If your company wants to import goods into an EU country, it is necessary to appoint a representative for customs purposes. In this article we analyse the regulation of the Civil Code and the EU Customs Code, what is the direct and indirect representation of a foreign company and what are its effects.
Difference between direct and indirect representation
Index of contents
Direct representation is where the agent acts on behalf of and in the name of another person, who is the principal.
Requirements for direct representation
Direct representation is that in which the agent acts on behalf of and in the name of another person, who is the principal. For direct representation to exist, several requirements must be met, which are as follows:
- That the principal grants a power of attorney in favour of the agent in which the limits of the legal business to be carried out by the agent are established.
- There must be a “comtemplatio domini”, that is to say, both the agent and the principal must be aware of the actions that are being carried out in the name of others.
On the other hand, indirect representation is that in which the agent acts on behalf of the principal, but not in the name of the principal, to carry out a legal transaction with a third person. It is regulated in Article 1717 of the Civil Code, which states the following:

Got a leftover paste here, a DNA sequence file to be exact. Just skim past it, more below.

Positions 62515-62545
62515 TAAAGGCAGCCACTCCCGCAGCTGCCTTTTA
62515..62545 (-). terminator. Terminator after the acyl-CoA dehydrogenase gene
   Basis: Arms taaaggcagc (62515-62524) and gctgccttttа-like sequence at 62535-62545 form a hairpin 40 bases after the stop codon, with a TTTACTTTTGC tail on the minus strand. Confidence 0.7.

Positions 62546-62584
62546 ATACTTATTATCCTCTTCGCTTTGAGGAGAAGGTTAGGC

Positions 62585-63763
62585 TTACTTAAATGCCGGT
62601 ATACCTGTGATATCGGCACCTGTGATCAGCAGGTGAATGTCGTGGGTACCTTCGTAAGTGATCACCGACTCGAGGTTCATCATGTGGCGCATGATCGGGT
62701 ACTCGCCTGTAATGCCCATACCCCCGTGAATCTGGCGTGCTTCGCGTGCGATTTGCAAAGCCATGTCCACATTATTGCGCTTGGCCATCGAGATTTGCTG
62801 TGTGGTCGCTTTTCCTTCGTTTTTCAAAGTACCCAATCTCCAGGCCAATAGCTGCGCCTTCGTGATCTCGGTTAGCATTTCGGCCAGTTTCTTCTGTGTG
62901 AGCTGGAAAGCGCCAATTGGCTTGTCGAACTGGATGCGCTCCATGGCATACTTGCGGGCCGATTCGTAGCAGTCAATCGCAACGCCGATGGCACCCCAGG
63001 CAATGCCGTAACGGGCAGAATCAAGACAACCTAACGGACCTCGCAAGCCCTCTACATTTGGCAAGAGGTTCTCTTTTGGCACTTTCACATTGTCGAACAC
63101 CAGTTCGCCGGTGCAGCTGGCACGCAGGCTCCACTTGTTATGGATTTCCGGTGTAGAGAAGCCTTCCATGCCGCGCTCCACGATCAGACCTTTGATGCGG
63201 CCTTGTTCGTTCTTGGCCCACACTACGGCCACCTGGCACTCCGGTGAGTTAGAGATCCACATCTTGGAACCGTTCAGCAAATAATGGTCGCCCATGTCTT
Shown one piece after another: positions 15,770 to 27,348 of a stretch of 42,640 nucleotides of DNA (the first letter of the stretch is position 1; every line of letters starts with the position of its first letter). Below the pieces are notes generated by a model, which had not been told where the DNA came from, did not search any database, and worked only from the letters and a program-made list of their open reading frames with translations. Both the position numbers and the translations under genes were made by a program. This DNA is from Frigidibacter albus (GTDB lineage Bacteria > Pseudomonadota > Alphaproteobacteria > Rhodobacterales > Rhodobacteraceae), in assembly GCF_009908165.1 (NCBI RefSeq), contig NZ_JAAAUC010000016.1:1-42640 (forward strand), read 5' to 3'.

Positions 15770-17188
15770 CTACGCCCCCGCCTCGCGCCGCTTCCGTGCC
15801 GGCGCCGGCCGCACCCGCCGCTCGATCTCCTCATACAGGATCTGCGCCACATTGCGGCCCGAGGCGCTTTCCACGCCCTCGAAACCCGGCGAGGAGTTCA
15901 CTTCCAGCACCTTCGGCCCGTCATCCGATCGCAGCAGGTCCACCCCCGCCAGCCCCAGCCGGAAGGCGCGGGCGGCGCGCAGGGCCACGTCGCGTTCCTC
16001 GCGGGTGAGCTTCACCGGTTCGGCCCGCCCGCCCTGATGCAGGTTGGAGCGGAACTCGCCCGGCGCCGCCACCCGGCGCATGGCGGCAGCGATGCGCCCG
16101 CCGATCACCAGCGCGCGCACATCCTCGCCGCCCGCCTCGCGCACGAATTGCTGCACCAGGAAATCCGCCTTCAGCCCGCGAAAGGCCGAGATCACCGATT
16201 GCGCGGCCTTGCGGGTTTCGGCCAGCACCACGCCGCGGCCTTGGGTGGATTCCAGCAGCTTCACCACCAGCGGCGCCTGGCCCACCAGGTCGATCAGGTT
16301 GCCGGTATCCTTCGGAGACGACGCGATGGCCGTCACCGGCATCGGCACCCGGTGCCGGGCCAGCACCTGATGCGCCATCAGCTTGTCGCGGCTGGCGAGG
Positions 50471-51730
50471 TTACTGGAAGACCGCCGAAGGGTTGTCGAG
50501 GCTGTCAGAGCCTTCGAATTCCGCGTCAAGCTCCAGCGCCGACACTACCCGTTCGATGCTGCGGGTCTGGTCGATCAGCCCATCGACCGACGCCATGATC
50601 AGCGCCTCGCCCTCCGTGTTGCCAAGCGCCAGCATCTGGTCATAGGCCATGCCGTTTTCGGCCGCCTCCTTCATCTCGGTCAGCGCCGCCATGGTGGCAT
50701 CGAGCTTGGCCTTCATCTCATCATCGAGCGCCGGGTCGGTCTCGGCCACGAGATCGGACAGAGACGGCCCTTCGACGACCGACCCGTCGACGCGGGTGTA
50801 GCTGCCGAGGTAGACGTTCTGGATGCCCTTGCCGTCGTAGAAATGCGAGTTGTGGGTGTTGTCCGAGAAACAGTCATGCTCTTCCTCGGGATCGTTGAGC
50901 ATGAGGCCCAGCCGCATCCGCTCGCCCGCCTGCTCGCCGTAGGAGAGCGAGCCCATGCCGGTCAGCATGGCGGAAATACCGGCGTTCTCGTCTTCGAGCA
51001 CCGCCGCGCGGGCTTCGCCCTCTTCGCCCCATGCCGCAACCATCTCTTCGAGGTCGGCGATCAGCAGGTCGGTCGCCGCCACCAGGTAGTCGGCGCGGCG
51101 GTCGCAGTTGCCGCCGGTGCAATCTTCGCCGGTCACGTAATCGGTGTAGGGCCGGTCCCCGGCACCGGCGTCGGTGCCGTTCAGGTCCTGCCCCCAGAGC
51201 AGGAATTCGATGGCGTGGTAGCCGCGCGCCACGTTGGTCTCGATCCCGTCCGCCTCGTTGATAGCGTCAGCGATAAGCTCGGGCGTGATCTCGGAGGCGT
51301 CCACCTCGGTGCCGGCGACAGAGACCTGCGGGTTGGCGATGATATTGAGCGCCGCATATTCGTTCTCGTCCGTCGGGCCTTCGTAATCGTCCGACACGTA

When the agent acts in his own name, the principal has no action against the persons with whom the agent has contracted, nor do they have any action against the principal.
In this case, the agent is directly bound in favour of the person with whom he has contracted, as if the matter were his personal. The exception is the case in which the matter concerns the principal’s own property.
The provisions of this Article are without prejudice to the actions between principal and agent.
To make it easier to understand, here is a simple example:
Raúl grants a power of attorney to María to buy two houses in Madrid, in his name and on his behalf, with certain characteristics and prices. María finds the properties that meet the requirements and makes the purchase. In this case, we are dealing with a case of direct representation.
Regulation of customs representation in the Customs Code of the European Union
According to EU customs regulations, companies that are not established in the EU must appoint a representative for customs purposes when importing goods into the EU.
Customs representative: meaning and requirements
The Customs Code of the European Union regulates the figure of the customs representative in articles 18 and following and establishes that:
- Any person may appoint a customs representative.
- The customs representative may be represented either directly where he acts in the name and on behalf of another person or indirectly where he acts in his own name but on behalf of another person.
- Customs representatives must be established in the customs territory of the Union, unless they act on behalf of persons who are not required to be established in the customs territory of the Union.